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New Moq features for mock verification and creation

I wrote before about What’s wrong with the Record/Reply/Verify model for mocking frameworks, and in that context, why Moq didn’t provide a mock verification functionality.

Given that the project is driven by users’ feedback, both internal (our own team who’s using it extensively) and external, we added mock verification to Moq. I guess this finally settles the issue of whether it’s a mocking framework or a stub framework :) .

Verification

So let’s review how this feature is used and a couple alternatives that are in place:

//setup - data
var order = new Order(TALISKER, 50);
var mock = new Mock<IWarehouse>(MockBehavior.Relaxed);

//setup - expectations
mock.Expect(x => x.HasInventory(TALISKER, 50)).Returns(true);
...
// other test code, exercising the mock
...
//verify state
Assert.IsTrue(order.IsFilled);
//verify interaction
mock.VerifyAll();

The  new VerifyAll() method will ensure all expectations are satisfied (invoked). There’s also a Verify() alternative which is more flexible, allowing you to verify only those expectations that have been marked as Verifiable:

//setup - expectations
mock.Expect(x => x.HasInventory(TALISKER, 50)).Verifiable().Returns(true);//setup other expectation that may not be Verifiable
...
//verify only Verifiable expectations.
mock.Verify();

This alternative is especially useful when you’re setting up optional default expectations in a fixture setup and verifying at tear down:

Mock<IWarehouse> warehouseMock;

[SetUp]
public void SetUp()
{
    warehouseMock = new Mock<IWarehouse>(MockBehavior.Loose);

    // setup default non-verifiable (optional) expectation/return value
    warehouseMock.Expect(warehouse => warehouse.HasInventory(TALISKER, 50)).Returns(true);
}

[TearDown]
public void TearDown()
{
    warehouseMock.Verify();
}

Reusing default expectations in fixture setups makes for much more compact and targeted mock setups in specific tests. All the boring default (maybe optional) interactions are moved away to the setup. In my experience (and that of some of our users) this makes for much cleaner tests.

This can also be combined with the ability to override expectations. So in the example above, if a particular test needs to return a different value, it can just re-set the expectation and the new expectation will be the active one:

// override default expectation set in fixture setup
warehouseMock.Expect(warehouse => warehouse.HasInventory(TALISKER, 50)).Returns(false);

Consistency via MockFactory

After some very good feedback and a bit of back-and-forth with Garry over at Hanselforum, we finally settled on a way to make mock creation and verification easier when multiple mocks are in use in a single test.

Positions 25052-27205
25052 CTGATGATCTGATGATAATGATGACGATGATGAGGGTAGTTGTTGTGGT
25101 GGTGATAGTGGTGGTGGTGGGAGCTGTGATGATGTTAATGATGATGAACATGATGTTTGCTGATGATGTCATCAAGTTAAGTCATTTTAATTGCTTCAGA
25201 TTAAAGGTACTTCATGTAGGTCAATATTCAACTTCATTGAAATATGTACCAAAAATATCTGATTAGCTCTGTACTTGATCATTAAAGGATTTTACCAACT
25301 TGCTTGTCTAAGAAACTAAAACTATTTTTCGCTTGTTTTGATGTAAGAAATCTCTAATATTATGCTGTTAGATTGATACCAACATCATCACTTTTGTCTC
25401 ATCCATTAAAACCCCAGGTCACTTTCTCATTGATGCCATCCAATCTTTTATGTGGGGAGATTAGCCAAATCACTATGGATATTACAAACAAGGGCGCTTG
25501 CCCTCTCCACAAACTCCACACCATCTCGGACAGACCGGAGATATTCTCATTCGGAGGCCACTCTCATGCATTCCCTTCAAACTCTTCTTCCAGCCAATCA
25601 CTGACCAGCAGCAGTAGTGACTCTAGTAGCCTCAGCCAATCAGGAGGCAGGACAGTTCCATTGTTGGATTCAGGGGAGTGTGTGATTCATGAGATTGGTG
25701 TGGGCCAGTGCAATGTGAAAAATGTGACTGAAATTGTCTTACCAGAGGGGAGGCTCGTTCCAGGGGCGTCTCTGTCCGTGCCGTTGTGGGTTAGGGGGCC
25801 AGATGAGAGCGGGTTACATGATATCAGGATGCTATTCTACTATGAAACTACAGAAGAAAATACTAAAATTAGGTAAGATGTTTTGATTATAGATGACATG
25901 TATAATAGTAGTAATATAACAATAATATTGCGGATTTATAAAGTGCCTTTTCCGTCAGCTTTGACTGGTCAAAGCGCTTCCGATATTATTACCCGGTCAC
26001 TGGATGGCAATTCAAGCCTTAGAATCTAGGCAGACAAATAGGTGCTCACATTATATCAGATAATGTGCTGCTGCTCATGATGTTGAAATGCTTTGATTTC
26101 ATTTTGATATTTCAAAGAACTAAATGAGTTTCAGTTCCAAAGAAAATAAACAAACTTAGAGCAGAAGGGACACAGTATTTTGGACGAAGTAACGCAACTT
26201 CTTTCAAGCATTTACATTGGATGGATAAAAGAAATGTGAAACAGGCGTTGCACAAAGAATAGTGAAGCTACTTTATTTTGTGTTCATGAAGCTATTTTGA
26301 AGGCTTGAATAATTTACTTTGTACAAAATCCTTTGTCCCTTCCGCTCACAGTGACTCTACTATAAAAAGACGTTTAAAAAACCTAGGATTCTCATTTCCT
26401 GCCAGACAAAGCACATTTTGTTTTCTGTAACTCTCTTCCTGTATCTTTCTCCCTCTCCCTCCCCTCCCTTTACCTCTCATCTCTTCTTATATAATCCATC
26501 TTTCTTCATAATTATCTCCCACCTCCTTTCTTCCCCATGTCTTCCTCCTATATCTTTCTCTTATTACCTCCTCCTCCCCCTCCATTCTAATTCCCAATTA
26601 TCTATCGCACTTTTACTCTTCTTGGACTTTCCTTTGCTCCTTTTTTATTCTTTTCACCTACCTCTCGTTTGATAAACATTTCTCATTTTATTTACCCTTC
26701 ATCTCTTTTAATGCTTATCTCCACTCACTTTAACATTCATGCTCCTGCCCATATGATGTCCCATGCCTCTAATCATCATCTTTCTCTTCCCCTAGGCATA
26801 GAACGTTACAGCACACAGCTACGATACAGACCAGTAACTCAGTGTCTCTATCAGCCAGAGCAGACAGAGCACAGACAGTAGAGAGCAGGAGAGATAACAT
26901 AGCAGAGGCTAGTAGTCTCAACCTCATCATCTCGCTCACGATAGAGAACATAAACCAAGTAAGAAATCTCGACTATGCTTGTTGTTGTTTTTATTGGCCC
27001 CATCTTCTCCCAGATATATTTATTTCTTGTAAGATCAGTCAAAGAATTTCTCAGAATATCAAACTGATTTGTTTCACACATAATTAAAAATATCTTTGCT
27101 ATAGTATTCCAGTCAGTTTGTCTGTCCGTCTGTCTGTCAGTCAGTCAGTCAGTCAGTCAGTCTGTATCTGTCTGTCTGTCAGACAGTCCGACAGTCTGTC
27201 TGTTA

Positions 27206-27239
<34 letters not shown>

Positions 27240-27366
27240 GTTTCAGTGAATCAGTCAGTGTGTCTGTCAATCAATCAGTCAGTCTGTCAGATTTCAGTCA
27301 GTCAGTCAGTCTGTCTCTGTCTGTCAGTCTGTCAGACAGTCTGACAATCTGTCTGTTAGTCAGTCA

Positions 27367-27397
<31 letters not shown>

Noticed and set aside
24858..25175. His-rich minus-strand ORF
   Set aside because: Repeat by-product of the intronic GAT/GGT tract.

If you’re using a mock behavior other than the default (i.e. you want strict mocks that will throw for anything without an explicit expectation, or the absolute opposite, a loose mock) you’ll be passing this enumeration value to each and every mock you create:

//setup - data
var warehouseMock = new Mock<IWarehouse>(MockBehavior.Loose);var loggerMock = new Mock<ILogger>(MockBehavior.Loose);//other mocks with same behavior 

If your mocks always have the same behavior, and you use a particular style of verification always (Verify or VerifyAll as explained above), you can save some boring typing and gain consistency by using a MockFactory. This factory can be initialized at fixture setup and used on tear down to verify all mocks created using its Create method:

MockFactory factory;

[SetUp]
public void SetUp()
{
    factory = new MockFactory(MockBehavior.Loose);
}

[TearDown]
public void TearDown()
{
    factory.Verify();
}

[Test]
public void ShouldDoSomething()
{
    //...
    var mock = factory.Create<IWarehouse>();
    //...
    // all created mocks will be verified automatically
    // when the test finishes
}

This feature further reduces code duplication and makes tests even more concise. The explicit nature of expectations and verification makes it unnecessary to (ab)use the disposable pattern which precludes fixture setup/teardown reuse.

 

We continue to strive to keep Moq faithful to its core design principle of simplicity by allowing manipulation of mock instances directly. Most mocking newcomers to will find this a refreshing alternative to the established and somewhat unnatural (I’d say also artificial) record/reply model.

Let us know what you’d like to see in future versions, what you like and what you don’t! You can either submit an issue (not only bugs, but also suggestions) or send an email to the user’s group.

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